The Royals used a tasteless joke to troll Noah Syndergaard

Noah Syndergaard got the last laugh against the Kansas City Royals after the Royals played "American Woman" while Syndergaard warmed up. 

Denny Medley-USA TODAY Sports

The Kansas City Royals are not exactly off to a smooth start in the PR department this season. After celebrating their World Series win twice in the face of the New York Mets –€” the team the Royals beat in the fall classic — the Royals made another misstep Tuesday when they played "American Women" while Mets pitcher Noah Syndergaard was warming up for the first inning.

The move was presumably a way to poke fun at Syndergaard, who wears his hair long, and some fans claimed they heard the song played twice for Syndergaard Tuesday. It is hard to prove whether the song choice was an intentional dig at Syndergaard, and Royals fans say the team plays the song frequently during games. But reporters at Tuesday’s game found it significant enough to ask Syndergaard after the game how he felt about the first inning’s playlist.

Via the Sporting News:

“I thought it was pretty funny how they were playing it when I was warming up for the first inning,” Syndergaard told reporters. “They got me on that one, it’s fine. Normally I don’t hear that kind of thing but I took notice to that.”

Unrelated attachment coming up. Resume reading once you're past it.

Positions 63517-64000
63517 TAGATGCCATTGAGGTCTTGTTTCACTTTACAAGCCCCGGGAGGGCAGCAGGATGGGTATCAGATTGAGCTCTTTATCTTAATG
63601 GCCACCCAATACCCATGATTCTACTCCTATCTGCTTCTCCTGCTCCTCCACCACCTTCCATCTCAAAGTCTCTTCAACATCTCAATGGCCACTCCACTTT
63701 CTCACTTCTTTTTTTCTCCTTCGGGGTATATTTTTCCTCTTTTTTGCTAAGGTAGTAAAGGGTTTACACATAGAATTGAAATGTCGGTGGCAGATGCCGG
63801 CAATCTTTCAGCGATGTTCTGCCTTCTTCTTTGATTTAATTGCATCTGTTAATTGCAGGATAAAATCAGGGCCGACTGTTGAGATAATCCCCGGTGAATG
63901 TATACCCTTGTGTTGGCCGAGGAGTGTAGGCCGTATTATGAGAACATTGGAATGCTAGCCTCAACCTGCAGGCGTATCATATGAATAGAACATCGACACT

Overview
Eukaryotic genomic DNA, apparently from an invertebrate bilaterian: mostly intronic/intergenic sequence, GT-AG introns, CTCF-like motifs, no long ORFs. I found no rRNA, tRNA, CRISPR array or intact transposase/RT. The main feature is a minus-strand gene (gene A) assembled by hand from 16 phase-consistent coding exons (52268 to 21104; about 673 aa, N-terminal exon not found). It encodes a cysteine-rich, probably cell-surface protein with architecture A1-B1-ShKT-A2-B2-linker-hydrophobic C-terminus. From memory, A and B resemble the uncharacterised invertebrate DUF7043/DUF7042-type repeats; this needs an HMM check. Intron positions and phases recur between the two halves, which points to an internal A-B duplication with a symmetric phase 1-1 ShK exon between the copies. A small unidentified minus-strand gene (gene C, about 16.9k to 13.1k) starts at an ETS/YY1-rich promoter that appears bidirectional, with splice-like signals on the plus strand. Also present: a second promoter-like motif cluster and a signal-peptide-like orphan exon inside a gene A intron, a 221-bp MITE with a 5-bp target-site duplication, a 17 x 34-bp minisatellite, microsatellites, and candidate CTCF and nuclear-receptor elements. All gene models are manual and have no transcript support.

Syndergaard got the last laugh, however. He allowed just three hits over six innings of work and struck out nine in a 2-0 Mets win over Kansas City.

But Kansas City’s gesture is not a good look if a league wants to appeal to female fans, and the timing couldn’t be worse. The "American Woman" incident happened on the same day that Toronto Blue Jays manager John Gibbons separately went on an ill-worded rant and ended up mocking women’s clothing.

After a new sliding rule proved costly for the Blue Jays Tuesday, Gibbons claimed the new rule makes a joke out of the game and had the following suggestion.

"Maybe we’ll come out and wear dresses tomorrow," Gibbons told reporters. "Maybe that’s what everybody’s looking for."

Update: Gibbons refused to apologize for his comments when asked about them before Wednesday’s game. 

Those combination of those two incidences –€” whether intentionally meant to mock an entire gender or not –€” made for a bad day Tuesday for MLB’s female fans.